From Our 2009 Archives
Kentucky Is Top State for Smoking
More Than 28% of Kentucky Residents Are Smokers; Utah Has the Least Smokers
Daniel J. DeNoon
Reviewed By Louise Chang, MD
March 12, 2009 -- Maybe they should call it the Blue Smoke State.
Kentucky once again leads all states in the percentage of adults who still smoke cigarettes, according to state-by-state figures today released by the CDC.
With 28.3% of adults smoking, Kentucky is way ahead of second-place West Virginia (27% smokers) and third-place Oklahoma (25.8% smokers).
Utah holds its place as the state with the lowest adult smoking rate: 11.7%. It's the only state on track to meet the CDC's goal of reducing the U.S. smoking rate to 12%. Right now, nearly 20% of Americans still smoke.
In half of U.S. states, more than 19.8% of adults smoke cigarettes. U.S. territories vary: Guam's smoking rate of 31.1% makes Kentuckians look like quitters, while the U.S. Virgin Islands beats even Utah with its 8.7% smoking rate.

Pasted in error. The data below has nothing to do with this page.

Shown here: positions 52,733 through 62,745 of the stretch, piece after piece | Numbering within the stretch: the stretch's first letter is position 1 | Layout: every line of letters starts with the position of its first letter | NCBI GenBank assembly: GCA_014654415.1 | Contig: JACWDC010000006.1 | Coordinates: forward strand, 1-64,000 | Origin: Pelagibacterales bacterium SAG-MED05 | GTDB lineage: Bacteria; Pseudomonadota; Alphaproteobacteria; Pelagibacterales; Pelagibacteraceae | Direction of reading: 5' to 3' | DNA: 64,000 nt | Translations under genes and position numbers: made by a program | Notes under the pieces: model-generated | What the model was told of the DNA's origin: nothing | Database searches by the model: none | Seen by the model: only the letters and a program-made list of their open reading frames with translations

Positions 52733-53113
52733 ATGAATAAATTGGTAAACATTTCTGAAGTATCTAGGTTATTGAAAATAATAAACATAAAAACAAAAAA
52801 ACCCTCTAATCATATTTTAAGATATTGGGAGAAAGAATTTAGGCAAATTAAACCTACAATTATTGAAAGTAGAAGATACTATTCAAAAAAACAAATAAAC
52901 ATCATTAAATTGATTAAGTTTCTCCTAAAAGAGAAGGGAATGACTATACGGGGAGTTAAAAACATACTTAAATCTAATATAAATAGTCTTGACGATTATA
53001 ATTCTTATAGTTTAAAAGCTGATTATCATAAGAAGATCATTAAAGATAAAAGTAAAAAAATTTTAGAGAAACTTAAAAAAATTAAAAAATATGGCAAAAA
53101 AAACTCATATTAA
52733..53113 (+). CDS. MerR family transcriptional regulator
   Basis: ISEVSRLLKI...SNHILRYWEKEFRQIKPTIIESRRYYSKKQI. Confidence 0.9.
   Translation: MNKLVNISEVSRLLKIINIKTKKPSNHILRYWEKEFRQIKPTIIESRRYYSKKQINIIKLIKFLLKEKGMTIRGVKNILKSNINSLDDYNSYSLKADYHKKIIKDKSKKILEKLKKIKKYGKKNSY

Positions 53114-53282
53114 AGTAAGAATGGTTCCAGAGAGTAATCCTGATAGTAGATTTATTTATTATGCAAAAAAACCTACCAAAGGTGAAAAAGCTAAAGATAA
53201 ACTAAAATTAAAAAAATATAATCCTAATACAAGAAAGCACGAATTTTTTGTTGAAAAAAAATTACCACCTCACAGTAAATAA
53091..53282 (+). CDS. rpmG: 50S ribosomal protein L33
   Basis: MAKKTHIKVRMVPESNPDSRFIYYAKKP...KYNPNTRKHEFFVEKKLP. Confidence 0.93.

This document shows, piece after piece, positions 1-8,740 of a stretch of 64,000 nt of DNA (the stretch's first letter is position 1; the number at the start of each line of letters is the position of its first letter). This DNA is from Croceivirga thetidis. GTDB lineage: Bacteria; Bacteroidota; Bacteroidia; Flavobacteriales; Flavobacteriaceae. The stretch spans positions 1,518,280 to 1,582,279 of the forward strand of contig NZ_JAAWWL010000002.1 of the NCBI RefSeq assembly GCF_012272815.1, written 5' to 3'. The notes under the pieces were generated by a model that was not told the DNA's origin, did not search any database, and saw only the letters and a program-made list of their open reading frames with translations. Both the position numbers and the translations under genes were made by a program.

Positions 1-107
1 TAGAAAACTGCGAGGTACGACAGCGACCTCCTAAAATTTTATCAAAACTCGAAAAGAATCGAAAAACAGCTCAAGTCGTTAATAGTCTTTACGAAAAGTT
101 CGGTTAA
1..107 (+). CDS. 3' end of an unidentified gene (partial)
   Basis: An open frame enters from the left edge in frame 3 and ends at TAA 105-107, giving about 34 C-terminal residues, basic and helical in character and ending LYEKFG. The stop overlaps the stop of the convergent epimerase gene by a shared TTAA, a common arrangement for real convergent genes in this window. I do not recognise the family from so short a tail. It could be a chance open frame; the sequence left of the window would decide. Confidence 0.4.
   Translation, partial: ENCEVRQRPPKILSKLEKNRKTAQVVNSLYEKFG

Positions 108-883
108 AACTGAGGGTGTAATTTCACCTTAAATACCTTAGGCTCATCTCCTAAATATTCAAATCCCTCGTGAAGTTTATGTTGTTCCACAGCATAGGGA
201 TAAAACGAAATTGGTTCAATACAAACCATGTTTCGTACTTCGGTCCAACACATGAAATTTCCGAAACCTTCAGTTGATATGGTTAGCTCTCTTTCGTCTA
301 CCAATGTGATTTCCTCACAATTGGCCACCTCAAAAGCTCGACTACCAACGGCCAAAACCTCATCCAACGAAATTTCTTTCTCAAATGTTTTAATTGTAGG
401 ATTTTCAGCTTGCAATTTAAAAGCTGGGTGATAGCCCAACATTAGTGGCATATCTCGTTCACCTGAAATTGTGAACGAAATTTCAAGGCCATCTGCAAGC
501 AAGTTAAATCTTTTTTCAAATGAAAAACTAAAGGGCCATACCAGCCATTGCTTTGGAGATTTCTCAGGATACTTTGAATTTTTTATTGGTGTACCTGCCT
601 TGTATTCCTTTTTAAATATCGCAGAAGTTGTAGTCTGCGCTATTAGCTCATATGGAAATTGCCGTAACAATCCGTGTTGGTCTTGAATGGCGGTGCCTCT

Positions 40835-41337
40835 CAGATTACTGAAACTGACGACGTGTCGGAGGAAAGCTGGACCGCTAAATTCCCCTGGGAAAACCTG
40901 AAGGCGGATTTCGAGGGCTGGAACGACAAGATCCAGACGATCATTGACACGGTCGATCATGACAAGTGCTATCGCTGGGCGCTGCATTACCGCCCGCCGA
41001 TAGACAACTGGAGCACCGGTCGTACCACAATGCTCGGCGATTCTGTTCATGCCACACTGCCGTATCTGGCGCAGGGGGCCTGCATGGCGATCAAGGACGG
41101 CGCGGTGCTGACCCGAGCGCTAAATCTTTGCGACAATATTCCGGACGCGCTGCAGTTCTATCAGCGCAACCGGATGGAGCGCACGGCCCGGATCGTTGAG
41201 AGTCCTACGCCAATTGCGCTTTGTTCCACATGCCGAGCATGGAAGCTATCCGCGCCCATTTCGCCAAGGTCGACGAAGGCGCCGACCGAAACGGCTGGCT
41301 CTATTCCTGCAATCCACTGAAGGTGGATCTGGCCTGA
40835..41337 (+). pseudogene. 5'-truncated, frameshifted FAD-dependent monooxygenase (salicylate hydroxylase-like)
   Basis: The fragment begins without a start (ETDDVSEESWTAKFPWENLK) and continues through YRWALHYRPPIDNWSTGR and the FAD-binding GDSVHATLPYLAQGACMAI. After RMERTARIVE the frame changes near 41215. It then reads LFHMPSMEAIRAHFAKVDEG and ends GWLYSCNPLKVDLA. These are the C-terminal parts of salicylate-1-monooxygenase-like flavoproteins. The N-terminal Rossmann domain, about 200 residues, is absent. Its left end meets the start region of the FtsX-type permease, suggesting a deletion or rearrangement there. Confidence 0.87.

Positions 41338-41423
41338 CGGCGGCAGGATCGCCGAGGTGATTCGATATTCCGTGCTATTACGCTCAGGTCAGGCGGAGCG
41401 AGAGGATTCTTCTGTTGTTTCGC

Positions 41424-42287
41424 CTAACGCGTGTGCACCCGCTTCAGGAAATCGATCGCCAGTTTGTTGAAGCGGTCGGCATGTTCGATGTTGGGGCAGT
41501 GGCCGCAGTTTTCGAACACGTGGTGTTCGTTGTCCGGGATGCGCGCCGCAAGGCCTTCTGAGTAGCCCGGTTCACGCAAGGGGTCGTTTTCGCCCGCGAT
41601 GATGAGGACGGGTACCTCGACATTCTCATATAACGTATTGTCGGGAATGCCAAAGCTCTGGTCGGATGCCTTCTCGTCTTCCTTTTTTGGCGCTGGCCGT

The CDC notes that this month is a good time to quit smoking: On April 1 -- yes, it's April Fools' Day, but this is no joke -- the federal tax on cigarettes will jump to $1.01 from the current rate of $0.39 per pack.
Despite failing even to come close to CDC goals, smoking rates have declined since 1998 in 44 states and the District of Columbia. However, these gains are threatened.
From 2002 to 2005, states cut funding for smoking prevention and cessation programs by 28% -- about $200 million.
"In fiscal year 2009, no state is funding comprehensive tobacco control programs at CDC-recommended funding levels," the CDC reports. "Only nine states are funding at least half of the recommended amount."
Meanwhile, the tobacco industry doubled marketing budgets from $6.9 billion in 1998 to $13.4 billion in 2005.
Smoking: State-By-State Ranking
Here are the state-by-state smoking rates -- that is, the percentage of adults who currently smoke every day or some days. Note that the CDC does not rank states; rank order was determined by WebMD on the basis of the CDC data for each state's total smoking rate.
The CDC report appears in the March 12 issue of Morbidity and Mortality Weekly Report.
SOURCES: Morbidity and Mortality Weekly Report, March 12, 2009; vol 58: pp 221-226.
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